Tuesday, October 19, 2010

Are You Too Disabled to Fly? Knowledge Keeps You From Being Grounded!

Ever think you could be removed from an airplane because an airline decided you were “too disabled?” Well, you shouldn’t if flying in the U.S. or on a plane flying to and from the U.S. because you have rights under the Air Carrier Access Act. The ACAA is, what I sometimes refer to as, the “ADA of flying.”

There have been some recent
news stories regarding a US Airways employee told Johnnie Tuitel, a man with cerebral palsy who has thousands of air miles under his belt as he travels for work, that he had to disembark the plane prior to take-off. He was then advised that he was too disabled to fly. That they deemed him unable to assist himself or others so he would have to pay for a companion to join him.

You might be surprised to know that the airline was partially correct. They *can* say that you are not able, in their view, to assist yourself or others in an emergency and therefore need a companion.

It was the rest of the story in the articles I read which was missing.
In a 2008 blog, I wrote about the importance of “knowledge is power”, the “ACAA” and that you should know about a “CRO.”

I kept thinking, where’s the ACAA in this news story? Where’s the “who has the responsibility of the cost of the companion” part in the articles? Where’s the mention of the “Complaints Resolution Official” (“CRO”) who is the passenger advocate at the airport? The news stories I read made no mention that there are legal rights which seemed to have been ignored and unknown. Perhaps on both sides. With limited information, I offhand blame the employee and her supervisor, but let me reiterate…. I wasn’t there and I only know what’s been reported.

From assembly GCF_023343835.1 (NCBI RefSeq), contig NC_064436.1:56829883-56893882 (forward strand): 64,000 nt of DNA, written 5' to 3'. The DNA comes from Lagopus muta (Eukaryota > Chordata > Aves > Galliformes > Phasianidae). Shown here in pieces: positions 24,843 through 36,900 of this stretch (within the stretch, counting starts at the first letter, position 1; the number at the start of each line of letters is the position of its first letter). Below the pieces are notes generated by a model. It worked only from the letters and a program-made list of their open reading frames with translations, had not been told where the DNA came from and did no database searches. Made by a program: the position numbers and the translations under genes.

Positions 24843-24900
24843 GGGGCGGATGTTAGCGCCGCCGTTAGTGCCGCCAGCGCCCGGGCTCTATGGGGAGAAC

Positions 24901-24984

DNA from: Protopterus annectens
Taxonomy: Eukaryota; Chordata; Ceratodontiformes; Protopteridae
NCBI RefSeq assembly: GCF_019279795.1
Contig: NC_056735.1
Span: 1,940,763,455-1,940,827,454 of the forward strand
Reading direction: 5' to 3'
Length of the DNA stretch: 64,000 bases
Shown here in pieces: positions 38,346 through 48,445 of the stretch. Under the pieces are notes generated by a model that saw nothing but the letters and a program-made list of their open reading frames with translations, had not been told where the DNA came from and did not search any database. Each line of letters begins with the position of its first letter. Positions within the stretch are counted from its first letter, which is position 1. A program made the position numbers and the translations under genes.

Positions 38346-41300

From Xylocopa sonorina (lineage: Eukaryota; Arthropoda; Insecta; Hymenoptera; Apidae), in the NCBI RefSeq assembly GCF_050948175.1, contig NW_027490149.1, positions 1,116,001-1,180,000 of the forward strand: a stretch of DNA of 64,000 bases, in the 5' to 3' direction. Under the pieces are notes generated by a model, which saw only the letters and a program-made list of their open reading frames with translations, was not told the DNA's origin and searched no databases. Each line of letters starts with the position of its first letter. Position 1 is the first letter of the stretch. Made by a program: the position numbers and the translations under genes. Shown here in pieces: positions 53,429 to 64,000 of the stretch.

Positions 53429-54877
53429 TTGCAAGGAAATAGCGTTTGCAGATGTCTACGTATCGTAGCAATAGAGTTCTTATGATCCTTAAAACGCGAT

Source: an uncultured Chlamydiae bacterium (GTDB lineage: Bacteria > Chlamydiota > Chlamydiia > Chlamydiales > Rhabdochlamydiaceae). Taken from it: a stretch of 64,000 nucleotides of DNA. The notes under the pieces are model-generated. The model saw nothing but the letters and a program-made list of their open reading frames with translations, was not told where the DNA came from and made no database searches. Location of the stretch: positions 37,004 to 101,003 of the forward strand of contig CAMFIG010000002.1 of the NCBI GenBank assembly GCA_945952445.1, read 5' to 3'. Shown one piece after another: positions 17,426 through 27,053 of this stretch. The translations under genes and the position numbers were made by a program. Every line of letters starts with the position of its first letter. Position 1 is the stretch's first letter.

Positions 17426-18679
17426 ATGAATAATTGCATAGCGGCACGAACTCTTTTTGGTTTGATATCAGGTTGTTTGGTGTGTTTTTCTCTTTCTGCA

Just when I was getting very disillusioned about no one mentioning the ACAA, how a “required companion” really works and that a CRO should have been called, Candy Harrington from Emerging Horizons wrote a blog that filled in the blanks. So what should have happened? Let’s give the employee the benefit of the doubt on the judgment call just for the sake of knowing what should have happened next.

1) In hindsight, I wouldn’t have disembarked the plane. This passenger didn’t know why they were disembarking him and thought perhaps it was a family emergency.
2) ACAA says that, if a companion is required, the airline must provide the companion. The passenger cannot be required to pay for a second passenger.